GREENDALE – When you learn to ride a bicycle you eventually remove the training wheels.

A new bicycle concept pioneered by Eric Lenz of Greendale and Jeff Gaudynski of West Allis removes them entirely, even for training, by adding a dual rear tire. According to the entrepreneurs, the new design eliminates the need for training wheels to learn to ride.

They call it the dually bike, named after trucks with dual rear tires.

Not only for training, both Lenz and Gaudynski said the bicycle also offers better stability and traction for seasoned riders to use on trails or possibly for tricks. Gaudynski said the intent was to give more balance, however, he discovered while doing so it also rode like a regular bicycle.

A new design

Gaudynski, who designed the bicycle, said he came up with the idea when his 6-year-old grandson was learning to ride.

“Training wheels are useless,” he said. “Your brain doesn’t learn anything from training wheels.”

With their new design, Gaudynski said he had his grandson riding within 20 minutes.

For parents nervous about their child on the bicycle, a handle is included which attaches to the rear of the bicycle seat, eliminating the need for parents to hunch over a small-frame bicycle to aid in balance assistance early on.

Gaudynski, a self-proclaimed “tinkerer,” said he started by picking up a few bicycles from Goodwill and working on them, eventually coming up with the idea to weld a rim to both sides of the existing rim and putting tires on the two outer rims. He said the prototypes are put together with parts that already existed.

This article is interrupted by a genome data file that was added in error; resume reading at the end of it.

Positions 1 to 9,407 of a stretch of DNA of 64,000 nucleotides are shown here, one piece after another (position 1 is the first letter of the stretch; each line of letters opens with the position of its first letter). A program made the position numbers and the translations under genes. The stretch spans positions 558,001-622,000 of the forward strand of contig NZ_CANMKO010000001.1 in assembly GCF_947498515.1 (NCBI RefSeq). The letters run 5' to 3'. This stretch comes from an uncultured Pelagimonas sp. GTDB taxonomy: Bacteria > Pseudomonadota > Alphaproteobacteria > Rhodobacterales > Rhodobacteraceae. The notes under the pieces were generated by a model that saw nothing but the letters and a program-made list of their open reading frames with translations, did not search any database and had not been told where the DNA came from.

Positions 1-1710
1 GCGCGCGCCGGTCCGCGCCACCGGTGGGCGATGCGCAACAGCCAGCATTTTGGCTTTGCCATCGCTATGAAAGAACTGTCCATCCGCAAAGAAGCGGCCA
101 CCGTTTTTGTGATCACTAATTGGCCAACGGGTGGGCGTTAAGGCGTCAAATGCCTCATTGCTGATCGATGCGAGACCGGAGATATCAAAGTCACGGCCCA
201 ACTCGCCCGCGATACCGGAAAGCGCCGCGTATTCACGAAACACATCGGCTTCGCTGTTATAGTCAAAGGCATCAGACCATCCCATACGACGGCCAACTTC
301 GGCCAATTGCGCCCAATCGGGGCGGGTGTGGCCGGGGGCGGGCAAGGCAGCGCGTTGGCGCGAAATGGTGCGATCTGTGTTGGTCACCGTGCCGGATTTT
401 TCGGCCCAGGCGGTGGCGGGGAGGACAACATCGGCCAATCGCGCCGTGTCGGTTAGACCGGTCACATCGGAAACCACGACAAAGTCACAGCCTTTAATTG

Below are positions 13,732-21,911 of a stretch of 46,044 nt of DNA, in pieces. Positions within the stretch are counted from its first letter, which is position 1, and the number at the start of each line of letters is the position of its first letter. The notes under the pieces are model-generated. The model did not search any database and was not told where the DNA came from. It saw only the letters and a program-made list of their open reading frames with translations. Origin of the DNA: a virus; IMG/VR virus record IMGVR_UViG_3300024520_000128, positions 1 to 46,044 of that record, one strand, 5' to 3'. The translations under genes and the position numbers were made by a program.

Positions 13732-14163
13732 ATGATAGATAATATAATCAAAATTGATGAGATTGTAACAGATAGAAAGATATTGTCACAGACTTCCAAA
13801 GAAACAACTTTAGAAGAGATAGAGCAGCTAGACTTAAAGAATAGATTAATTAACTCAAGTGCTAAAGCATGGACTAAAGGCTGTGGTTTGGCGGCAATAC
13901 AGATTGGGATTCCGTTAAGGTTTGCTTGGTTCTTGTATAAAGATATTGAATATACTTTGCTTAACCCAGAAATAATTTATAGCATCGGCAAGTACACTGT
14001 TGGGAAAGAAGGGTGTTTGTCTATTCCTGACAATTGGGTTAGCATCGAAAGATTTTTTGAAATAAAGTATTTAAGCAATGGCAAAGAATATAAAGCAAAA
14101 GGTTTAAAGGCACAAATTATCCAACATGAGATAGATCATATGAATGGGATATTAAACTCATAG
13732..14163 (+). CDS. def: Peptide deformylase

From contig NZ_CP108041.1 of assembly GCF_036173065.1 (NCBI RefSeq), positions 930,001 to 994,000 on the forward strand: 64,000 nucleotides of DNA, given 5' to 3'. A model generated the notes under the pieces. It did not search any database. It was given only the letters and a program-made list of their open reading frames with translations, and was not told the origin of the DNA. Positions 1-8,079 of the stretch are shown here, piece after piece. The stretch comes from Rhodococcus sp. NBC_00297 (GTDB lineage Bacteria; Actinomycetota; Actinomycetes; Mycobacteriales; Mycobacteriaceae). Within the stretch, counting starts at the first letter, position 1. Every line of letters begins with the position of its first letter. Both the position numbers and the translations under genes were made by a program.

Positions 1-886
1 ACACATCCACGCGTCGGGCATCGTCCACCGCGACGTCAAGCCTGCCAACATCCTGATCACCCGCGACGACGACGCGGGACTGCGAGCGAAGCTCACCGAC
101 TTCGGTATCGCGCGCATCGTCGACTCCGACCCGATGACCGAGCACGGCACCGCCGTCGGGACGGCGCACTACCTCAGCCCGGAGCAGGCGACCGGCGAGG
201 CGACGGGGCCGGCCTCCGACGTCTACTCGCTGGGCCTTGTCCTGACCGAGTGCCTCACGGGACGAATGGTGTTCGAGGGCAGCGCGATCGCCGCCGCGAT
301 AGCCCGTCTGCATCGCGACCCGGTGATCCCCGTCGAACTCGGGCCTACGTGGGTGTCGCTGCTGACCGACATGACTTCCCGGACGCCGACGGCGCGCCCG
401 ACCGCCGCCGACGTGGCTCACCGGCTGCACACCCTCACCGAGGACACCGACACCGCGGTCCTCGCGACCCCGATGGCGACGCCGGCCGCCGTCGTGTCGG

When asked why the extra tire was added to the back where the gearing might have made things more complicated, Gaudynski said a wheel up front, while possibly easier to build, adds weight and creates some stability issues.

Lenz got involved through a mutual friend who paints the bikes to help get the word out about the new design.

“It looks cooler than training wheels,” Lenz said.

Kickstarter so it doesn't stay on the kickstand

The project is currently on Kickstarter with a $95,000 goal and an end date of March 7. Currently, the project sits just shy of $2,000 raised.

If the Kickstarter is successful, Lenz said he expects the first shipments to be available by the end of April with a suggested retail price of $149.99 for a 12-inch bicycle. Bicycles will be available through their website, www.duallybikes.com, as well as Amazon and eBay.

Other bicycle sizes will be made available in the future, Lenz said. One future model being designed for 24 and 26-inch tires is for older riders to give them more balance.

Eventually, the duo hopes to offer bicycles in multiple styles including road and BMX styles.

Initially, the bicycles will be made in China, Lenz said. He added that he wants to produce them in the United States, eventually.

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